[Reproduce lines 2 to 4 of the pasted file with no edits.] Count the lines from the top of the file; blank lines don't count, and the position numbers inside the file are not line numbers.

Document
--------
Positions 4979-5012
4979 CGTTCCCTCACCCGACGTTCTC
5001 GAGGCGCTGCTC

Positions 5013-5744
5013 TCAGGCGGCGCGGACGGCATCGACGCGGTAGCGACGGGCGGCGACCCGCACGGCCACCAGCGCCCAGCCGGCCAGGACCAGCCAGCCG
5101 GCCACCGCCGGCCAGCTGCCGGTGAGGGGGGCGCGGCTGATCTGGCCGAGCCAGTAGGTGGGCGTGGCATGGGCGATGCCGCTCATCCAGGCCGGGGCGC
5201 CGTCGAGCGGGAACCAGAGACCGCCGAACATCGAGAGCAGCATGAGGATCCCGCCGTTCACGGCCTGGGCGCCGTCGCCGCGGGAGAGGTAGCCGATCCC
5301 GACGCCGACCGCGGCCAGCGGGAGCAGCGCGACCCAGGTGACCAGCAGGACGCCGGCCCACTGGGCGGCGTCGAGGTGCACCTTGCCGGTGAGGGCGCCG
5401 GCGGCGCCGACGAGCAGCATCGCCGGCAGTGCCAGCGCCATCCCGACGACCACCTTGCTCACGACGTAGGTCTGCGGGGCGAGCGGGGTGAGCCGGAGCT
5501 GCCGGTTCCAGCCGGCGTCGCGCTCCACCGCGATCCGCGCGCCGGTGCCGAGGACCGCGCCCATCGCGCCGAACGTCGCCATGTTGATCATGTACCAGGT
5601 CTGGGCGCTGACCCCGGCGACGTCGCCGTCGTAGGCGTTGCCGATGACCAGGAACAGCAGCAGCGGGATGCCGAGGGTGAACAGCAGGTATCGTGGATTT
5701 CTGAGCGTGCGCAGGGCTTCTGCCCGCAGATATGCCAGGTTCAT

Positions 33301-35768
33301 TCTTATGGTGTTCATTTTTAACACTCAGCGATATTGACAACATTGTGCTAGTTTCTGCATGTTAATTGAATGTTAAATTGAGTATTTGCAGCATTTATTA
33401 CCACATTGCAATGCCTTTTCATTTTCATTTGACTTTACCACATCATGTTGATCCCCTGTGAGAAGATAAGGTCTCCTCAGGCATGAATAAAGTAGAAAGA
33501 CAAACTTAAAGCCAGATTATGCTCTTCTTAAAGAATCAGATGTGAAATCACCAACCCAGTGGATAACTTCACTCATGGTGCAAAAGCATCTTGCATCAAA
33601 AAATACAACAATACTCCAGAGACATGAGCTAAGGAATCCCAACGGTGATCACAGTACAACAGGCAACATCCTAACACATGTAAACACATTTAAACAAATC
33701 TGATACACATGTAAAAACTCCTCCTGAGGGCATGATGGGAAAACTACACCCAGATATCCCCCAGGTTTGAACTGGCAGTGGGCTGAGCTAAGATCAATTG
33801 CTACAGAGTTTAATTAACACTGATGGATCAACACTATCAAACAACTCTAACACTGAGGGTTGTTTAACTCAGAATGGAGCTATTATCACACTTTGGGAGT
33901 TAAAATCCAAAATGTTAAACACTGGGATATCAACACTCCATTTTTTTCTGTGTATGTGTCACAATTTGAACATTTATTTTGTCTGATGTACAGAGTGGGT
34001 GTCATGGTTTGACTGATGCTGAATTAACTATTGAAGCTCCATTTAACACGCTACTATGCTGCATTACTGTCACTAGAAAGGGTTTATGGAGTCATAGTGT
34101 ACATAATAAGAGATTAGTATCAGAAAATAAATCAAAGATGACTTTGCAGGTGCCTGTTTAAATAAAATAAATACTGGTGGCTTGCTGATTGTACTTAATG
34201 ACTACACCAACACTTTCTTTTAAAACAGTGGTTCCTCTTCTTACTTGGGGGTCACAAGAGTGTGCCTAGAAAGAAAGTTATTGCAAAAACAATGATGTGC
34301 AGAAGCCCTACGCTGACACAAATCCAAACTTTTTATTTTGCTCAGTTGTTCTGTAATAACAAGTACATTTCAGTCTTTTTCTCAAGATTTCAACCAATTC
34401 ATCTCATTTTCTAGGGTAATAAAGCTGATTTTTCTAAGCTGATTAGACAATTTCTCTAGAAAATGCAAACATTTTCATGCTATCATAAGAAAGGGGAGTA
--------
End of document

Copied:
4979 CGTTCCCTCACCCGACGTTCTC
5001 GAGGCGCTGCTC

Positions 5013-5744